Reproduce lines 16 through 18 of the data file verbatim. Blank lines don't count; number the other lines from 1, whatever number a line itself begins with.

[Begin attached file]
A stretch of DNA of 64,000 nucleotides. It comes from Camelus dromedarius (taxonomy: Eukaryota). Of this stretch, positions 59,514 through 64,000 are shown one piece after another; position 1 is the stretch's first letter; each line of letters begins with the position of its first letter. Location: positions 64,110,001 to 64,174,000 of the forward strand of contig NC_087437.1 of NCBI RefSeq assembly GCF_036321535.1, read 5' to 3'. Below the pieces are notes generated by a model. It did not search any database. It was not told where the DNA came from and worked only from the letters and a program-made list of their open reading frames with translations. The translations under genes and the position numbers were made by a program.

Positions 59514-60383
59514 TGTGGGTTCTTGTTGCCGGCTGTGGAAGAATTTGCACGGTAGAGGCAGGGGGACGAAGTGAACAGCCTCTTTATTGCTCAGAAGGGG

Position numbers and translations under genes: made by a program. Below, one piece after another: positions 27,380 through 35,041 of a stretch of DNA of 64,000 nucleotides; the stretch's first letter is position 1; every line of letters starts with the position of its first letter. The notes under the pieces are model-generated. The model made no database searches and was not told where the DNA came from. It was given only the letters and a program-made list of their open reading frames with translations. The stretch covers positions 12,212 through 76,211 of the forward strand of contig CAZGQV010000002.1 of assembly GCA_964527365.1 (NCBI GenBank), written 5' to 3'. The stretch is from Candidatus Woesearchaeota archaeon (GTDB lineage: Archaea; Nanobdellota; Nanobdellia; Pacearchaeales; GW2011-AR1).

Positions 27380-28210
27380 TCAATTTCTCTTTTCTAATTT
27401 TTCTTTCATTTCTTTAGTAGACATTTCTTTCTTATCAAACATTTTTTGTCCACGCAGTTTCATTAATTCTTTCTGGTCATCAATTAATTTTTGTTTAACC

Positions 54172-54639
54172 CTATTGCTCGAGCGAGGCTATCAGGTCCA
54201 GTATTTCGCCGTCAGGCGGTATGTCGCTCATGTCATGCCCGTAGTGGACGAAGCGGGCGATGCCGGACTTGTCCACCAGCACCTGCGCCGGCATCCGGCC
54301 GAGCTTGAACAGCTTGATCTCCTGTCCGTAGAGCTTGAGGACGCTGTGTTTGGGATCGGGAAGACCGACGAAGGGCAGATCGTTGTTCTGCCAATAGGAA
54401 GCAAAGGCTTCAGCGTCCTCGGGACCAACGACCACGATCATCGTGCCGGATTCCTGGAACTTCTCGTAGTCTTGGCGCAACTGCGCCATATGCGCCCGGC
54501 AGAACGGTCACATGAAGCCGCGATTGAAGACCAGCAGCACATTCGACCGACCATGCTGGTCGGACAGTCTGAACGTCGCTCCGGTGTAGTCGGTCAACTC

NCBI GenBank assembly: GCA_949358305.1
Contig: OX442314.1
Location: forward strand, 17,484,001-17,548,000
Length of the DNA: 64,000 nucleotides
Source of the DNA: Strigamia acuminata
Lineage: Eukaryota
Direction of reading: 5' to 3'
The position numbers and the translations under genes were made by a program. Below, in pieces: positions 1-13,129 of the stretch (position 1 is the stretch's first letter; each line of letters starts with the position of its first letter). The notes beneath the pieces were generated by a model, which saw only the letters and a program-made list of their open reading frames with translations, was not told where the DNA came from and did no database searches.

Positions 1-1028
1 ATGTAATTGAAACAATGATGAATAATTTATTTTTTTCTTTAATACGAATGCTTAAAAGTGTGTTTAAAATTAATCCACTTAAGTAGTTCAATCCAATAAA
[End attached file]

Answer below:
Location: forward strand, 17,484,001-17,548,000
Length of the DNA: 64,000 nucleotides
Source of the DNA: Strigamia acuminata